In the World Cancer Report 2014, the WHO predicts that the number of new cancer cases in the world could increase by 70% to nearly 25 million a year over the next 20 years.
Half of the cases could be prevented, the WHO said, as alcohol abuse, a high level of sugar consumption and obesity have been linked to cancer.
However, an ageing population is also a fundamental factor for the development of cancer. The disease is expected to place an even larger burden on EU health systems as Europeans lead ever longer lives.
According to the most recent published data, there were an estimated 1.4 million new cases of cancer in men and 1.4 million in women in the EU in 2012. In the same year, around 707,000 men and 555,000 women died from cancer, making the disease the second most common cause of death in the EU.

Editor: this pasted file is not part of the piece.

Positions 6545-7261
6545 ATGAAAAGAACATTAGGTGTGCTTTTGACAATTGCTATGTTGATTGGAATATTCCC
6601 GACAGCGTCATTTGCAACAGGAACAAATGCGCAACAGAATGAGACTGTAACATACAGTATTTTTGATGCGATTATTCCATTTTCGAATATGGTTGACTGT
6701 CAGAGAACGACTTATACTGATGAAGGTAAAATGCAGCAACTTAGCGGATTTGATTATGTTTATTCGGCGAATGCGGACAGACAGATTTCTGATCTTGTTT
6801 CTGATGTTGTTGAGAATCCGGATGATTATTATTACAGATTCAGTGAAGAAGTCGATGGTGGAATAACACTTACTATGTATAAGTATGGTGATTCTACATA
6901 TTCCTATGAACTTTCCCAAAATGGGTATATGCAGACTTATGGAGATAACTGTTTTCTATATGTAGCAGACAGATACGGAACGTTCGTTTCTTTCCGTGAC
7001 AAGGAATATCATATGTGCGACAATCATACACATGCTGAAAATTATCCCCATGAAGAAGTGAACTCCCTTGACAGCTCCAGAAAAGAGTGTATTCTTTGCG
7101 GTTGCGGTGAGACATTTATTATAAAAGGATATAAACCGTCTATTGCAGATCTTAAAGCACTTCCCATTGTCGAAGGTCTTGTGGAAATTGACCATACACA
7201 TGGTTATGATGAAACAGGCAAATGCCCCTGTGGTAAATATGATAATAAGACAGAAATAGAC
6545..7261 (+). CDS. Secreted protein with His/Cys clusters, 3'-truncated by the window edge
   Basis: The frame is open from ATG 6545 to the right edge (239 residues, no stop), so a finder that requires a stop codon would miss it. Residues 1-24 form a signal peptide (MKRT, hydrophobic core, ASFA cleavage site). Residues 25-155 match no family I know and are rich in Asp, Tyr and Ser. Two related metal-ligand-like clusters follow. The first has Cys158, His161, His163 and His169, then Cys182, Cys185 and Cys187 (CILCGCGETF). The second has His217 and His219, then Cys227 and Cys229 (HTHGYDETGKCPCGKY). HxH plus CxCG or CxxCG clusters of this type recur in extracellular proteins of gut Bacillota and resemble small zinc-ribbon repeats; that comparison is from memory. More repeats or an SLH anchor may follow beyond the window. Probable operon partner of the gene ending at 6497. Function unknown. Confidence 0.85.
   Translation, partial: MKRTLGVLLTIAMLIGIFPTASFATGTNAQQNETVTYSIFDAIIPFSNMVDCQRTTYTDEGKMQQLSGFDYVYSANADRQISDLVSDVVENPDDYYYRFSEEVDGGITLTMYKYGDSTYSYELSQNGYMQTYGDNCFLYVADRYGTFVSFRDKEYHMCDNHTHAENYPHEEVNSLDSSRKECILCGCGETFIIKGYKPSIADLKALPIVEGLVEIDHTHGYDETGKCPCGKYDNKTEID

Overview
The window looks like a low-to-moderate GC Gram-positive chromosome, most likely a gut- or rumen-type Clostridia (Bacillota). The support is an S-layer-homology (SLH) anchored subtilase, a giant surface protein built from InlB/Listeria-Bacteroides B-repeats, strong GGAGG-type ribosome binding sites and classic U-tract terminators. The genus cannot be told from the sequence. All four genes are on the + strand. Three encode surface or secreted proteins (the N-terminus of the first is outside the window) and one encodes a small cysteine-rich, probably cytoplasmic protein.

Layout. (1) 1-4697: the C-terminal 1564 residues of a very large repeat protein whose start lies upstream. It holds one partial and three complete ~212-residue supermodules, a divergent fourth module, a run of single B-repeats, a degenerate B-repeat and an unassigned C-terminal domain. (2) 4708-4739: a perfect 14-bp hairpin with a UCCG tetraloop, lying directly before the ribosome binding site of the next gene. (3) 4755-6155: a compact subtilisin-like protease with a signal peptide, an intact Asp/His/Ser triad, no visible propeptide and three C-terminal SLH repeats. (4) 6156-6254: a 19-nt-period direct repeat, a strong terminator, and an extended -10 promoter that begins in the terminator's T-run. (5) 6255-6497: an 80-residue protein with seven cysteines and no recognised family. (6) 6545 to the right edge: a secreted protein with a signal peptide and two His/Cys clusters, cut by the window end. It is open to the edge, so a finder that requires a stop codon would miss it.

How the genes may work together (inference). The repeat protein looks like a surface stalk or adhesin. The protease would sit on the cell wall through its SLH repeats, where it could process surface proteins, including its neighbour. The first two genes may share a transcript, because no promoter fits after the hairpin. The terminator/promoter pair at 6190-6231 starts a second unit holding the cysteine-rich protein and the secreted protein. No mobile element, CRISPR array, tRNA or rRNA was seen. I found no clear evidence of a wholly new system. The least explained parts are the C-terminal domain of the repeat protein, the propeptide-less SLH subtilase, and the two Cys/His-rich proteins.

The transformation from a normal cell into a tumour cell is a multistage process and typically the result of interaction between a person's genetic factors and external agents such as exposure to radiation, tobacco smoke or infections from viruses.
The European Commission's has made it its goal to reduce the number of cancer cases in the EU by 15% by 2020. The EU executive has launched 'The European partnership for action against cancer' (EPAAC), financed as a Joint Action under the EU Health Programme. Work under this Joint Action has helped to ensure that today 24 out of 28 member states have adopted national cancer plans, compared with 17 in 2009.
The Commission has also through its Innovative Medicines Initiative (IMI) joined forces with the pharmaceutical industry to achieve innovation and bring new medicines and treatments to patients faster, including for cancer.